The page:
10. Jess Peletier

    Jess Peletier Mortgage Broker - Australia Wide Business Member

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    A quick look at how your loans are structured will tell a whole story about the executive and his associates ;) Having a lot of lending with one bank is rarely a good thing, and trusting a bank to do the right thing with your loan structure is also something that almost invariably ends badly.

    As soon as a lender won't play the way you need them too, it's time to find someone that will. Don't mistake a sense of specialness for actual loyalty - banks don't do loyalty very well and when it comes to lenders it's best you don't either.
     
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  11. NTR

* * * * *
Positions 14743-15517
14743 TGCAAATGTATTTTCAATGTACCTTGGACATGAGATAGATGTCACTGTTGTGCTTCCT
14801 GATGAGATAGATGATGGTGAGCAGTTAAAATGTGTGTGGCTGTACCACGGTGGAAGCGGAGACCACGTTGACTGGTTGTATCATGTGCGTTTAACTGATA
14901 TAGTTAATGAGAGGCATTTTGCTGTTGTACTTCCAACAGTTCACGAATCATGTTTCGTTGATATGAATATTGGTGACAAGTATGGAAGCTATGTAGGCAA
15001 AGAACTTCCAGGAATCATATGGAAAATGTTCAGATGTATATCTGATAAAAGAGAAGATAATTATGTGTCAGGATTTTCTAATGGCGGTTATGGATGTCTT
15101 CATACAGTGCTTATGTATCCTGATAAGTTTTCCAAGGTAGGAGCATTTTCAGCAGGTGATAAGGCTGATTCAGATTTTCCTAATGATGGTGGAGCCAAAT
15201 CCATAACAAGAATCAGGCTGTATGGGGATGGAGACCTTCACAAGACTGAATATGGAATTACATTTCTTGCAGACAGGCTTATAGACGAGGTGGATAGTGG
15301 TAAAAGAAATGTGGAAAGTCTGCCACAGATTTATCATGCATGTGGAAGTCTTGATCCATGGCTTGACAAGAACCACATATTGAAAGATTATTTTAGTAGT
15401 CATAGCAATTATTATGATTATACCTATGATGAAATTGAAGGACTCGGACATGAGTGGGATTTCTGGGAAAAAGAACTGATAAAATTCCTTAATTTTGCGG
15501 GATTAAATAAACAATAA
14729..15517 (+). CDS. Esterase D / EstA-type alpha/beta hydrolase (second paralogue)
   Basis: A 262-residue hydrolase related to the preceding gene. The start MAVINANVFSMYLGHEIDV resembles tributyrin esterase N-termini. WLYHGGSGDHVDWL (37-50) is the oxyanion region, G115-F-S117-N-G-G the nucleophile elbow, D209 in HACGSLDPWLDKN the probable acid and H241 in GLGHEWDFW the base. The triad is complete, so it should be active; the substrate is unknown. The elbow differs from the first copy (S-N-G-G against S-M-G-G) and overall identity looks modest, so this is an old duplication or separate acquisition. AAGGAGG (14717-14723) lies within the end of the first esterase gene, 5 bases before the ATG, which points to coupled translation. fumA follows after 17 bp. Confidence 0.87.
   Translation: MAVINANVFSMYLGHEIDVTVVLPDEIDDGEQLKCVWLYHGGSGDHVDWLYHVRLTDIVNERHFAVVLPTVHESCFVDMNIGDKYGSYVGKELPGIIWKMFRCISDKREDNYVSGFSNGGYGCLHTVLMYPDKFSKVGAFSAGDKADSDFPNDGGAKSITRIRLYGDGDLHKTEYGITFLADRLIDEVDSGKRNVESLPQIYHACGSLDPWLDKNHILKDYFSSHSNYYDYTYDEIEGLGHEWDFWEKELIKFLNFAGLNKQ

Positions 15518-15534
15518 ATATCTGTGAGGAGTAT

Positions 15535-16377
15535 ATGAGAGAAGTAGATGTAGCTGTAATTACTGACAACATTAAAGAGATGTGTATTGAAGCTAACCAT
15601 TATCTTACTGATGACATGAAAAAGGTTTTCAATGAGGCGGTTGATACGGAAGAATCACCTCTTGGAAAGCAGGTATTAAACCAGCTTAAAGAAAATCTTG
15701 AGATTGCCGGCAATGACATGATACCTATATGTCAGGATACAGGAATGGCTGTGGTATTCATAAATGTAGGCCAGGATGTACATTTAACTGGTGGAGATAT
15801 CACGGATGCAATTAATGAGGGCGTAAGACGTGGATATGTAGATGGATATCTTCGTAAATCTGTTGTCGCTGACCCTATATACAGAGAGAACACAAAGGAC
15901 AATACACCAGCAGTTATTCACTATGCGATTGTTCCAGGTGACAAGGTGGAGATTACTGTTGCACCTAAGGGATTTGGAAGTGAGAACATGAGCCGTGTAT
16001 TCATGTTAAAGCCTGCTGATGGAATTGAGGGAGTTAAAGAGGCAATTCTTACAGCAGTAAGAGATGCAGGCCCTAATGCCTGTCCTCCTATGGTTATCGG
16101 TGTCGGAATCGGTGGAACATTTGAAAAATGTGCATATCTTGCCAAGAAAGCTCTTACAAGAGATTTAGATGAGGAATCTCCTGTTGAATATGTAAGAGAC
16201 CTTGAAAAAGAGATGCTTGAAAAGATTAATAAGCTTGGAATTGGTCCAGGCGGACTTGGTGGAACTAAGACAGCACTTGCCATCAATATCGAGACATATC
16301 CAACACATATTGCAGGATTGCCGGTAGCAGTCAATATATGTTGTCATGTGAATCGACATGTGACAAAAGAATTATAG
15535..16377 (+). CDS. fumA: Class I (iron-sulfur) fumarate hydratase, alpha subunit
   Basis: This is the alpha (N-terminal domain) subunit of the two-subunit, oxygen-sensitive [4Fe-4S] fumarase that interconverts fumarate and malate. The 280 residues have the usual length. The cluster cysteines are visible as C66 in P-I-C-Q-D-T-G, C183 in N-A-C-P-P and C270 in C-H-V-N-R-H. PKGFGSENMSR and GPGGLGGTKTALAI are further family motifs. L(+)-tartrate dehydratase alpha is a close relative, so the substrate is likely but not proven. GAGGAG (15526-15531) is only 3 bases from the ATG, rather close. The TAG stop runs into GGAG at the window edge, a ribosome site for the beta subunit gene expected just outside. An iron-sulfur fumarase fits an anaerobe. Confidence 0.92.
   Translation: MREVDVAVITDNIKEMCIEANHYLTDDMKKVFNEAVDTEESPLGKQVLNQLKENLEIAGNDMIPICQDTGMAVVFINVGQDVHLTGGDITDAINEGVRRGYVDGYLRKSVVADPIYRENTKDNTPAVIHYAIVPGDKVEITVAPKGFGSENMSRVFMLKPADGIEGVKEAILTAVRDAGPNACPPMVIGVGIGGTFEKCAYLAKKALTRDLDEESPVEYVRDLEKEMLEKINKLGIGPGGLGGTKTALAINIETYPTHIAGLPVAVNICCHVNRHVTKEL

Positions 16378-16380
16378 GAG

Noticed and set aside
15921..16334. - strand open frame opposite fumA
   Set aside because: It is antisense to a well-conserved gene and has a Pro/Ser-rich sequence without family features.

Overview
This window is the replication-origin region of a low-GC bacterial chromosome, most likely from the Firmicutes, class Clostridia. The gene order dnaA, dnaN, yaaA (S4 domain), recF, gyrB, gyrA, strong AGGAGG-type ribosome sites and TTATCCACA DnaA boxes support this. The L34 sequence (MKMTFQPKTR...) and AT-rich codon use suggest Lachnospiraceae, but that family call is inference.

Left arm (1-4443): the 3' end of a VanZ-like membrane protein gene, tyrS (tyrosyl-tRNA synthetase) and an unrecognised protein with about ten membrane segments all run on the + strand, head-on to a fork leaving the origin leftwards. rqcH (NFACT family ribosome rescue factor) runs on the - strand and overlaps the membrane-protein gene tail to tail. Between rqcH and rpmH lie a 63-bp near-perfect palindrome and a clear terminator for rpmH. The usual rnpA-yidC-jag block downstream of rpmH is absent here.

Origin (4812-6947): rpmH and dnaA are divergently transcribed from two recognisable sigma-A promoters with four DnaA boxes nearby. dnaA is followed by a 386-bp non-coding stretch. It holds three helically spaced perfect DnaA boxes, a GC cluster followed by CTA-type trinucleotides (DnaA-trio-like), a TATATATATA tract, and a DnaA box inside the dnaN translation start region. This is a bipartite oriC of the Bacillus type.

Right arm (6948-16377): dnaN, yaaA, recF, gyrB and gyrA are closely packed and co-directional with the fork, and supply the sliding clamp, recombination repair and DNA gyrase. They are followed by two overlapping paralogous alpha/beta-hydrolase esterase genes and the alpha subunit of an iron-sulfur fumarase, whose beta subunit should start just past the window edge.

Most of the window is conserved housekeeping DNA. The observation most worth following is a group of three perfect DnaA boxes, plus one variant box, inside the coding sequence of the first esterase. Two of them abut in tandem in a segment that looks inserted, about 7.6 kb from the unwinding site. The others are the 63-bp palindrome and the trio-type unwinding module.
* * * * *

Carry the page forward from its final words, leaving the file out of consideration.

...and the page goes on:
NTR Member

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    Its nothing to do with specialness or loyalty, (although speaking to an actual person on the phone is a nice feature of private banking), its to do with rolling loans with IO. ANZ have loved our business in the past but as we expand its getting tougher. Ive no doubt that a creative broker who has been around for a while could help us when the time comes. Truth is most brokers freak out when they see our spreadsheet.... and most junior bankers.
     
  12. jpcashflow

    jpcashflow Well-Known Member Business Member

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    This is a normal thing from ANZ and other banks are doing the same but on different levels. In terms of a broker or a junior banker freaking out not sure what you mean by this. At the end of the day we when assessing your situation you can either service a loan or can't.
     
  13. Jess Peletier

    Jess Peletier Mortgage Broker - Australia Wide Business Member